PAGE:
“This represents an increase up to 50% higher than previous forecasts,” said one of the authors of the study Aurélien Ribes, climatologist at the National Center for Meteorological Research (CNRM).

In the worst-case scenario, where we continue to have massive use of fossil fuels (oil, gas, coal), average temperatures could rise by 6.7 degrees, warns the study published in early October in the journal “Earth Systems Dynamics”. In the best case, the temperature increase would be 2.3°C.

But, overall, “France would warm up more (about 20%) than the planetary average”, indicates Mr. Ribes, with an average increase of 0.36 degrees per decade.

According to the UN, global warming could, if nothing is done, reach 2.7 degrees by the end of the century.

– 1.8 degrees in 2023 –

To arrive at these data concerning France, researchers from the CNRS, the CNRM, and the European Center for Research and Advanced Training in Scientific Computing (Cerfacs) based themselves on data collected since 1899 by around thirty meteorological stations distributed in France to calculate current and future warming, from different scenarios, from the most optimistic, where carbon neutrality is achieved in 2050 after major efforts at the international level, to the most pessimistic, where emissions continue to climb.

These data showed that the average temperature of France today was 1.66 degrees higher than the period 1900-1930. “Almost all of which (1.63 degrees) are due solely to human activities”, underlines Mr. Ribes.

“Each tonne of CO2 counts insofar as global warming depends on the cumulative level of emissions”, he adds, adding that “for 2023, we would already reach 1.8 degrees”.

The latest report from UN climate experts (IPCC) has shown that the planet has already gained an average of nearly 1.2°C since the pre-industrial era due to greenhouse gases generated by these human activities. .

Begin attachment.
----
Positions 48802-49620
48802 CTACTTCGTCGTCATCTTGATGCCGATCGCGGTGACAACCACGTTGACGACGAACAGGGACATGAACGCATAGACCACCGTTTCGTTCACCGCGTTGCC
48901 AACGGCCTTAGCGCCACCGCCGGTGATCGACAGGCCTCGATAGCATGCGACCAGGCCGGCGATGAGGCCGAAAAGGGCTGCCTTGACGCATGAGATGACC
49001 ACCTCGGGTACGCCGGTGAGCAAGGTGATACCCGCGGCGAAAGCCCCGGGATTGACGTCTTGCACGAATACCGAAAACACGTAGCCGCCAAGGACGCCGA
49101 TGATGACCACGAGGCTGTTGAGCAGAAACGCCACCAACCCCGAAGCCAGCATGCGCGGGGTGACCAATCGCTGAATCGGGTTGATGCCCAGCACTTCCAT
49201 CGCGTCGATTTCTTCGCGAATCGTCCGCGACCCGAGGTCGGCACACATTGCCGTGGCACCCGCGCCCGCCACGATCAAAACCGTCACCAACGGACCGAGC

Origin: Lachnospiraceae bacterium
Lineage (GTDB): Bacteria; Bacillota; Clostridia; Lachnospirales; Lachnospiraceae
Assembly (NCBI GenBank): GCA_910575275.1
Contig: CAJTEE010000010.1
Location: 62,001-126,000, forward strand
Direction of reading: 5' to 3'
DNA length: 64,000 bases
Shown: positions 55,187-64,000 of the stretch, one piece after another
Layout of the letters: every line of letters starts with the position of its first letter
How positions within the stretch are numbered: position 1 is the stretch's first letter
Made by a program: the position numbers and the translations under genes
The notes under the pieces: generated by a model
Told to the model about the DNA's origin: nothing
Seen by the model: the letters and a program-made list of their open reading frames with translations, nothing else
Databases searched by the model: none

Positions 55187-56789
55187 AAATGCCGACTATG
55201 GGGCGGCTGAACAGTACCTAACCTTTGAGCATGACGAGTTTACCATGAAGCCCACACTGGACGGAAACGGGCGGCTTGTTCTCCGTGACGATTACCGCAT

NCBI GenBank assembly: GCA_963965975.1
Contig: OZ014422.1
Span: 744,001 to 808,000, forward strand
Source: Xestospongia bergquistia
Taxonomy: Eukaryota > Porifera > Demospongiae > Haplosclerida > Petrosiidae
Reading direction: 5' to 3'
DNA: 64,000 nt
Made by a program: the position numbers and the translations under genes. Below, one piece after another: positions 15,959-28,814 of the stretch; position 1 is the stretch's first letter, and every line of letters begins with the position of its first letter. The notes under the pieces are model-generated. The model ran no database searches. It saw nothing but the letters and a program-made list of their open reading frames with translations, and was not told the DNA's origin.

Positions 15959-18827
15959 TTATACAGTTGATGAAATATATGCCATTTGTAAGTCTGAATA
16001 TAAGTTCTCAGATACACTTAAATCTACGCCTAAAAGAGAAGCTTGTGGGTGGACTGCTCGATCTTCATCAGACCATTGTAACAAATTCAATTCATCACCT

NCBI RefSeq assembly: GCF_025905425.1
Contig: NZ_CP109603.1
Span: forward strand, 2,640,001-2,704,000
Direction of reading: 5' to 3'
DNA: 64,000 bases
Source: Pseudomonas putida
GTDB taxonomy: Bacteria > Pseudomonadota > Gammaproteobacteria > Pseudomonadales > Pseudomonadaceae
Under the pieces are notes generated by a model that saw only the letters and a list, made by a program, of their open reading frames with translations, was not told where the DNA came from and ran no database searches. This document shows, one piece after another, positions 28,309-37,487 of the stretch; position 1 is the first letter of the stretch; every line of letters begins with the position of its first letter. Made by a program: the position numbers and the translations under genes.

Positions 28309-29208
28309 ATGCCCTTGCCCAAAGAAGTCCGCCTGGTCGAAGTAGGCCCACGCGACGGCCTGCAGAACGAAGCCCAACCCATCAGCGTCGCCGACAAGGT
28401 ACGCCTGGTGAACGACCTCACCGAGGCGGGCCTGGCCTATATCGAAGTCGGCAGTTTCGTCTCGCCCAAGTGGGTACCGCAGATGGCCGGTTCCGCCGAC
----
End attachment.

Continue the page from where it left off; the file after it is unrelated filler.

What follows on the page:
– “Much stronger” –

But beware, the rise of 3.8 degrees in 2100 in France is only an average, warn the researchers: certain regions, particularly around the Mediterranean arc or in the mountains, could experience even higher temperatures.

And the warming would vary greatly depending on the season. If in winter, the rise in temperatures would be 3.2°C (2.3 to 4.2°C depending on the region), in summer, the thermometer could panic, with an average rise of 5.1 degrees ( 3.6 to 6.6°C depending on the region).

“This would mean that we would have extreme phenomena (heat, drought, floods, etc.) much stronger than what we experienced in the summer of 2022, when the warming was only 4 degrees on average” , underlines Julien Boé, researcher in climatology at the CNRS.

They will also be more frequent and above all more intense, notes Mr. Ribes.

According to Météo-France, in a scenario of 4° warming, heat waves in Ile-de-France, for example, would last from 21 to 94 days depending on the region, compared to seven today on the national average, and the frequency of these events is expected to double by 2050.

And, according to the IPCC, each additional degree of warming is equivalent to a 7% increase in precipitation during storms and thunderstorms.

In any case, this warming will have “consequences on ecosystems and biodiversity, with habitats that will become less favorable to certain species, which would be forced to move, and also on the agricultural system” with the abandonment of certain crops. , lack of water or a change in harvest cycles, explains Mr. Boé.

Only small positive point: “We are at the time when global warming is increasing the fastest” due to the drop in aerosols (which have a cooling effect), which is set to slow down, concomitant with the increase in greenhouse gases ( that warm).

“The rate of increase should therefore slow down after 2030,” said Mr. Ribes. But even so, if nothing changes, we will not escape 3.8 degrees.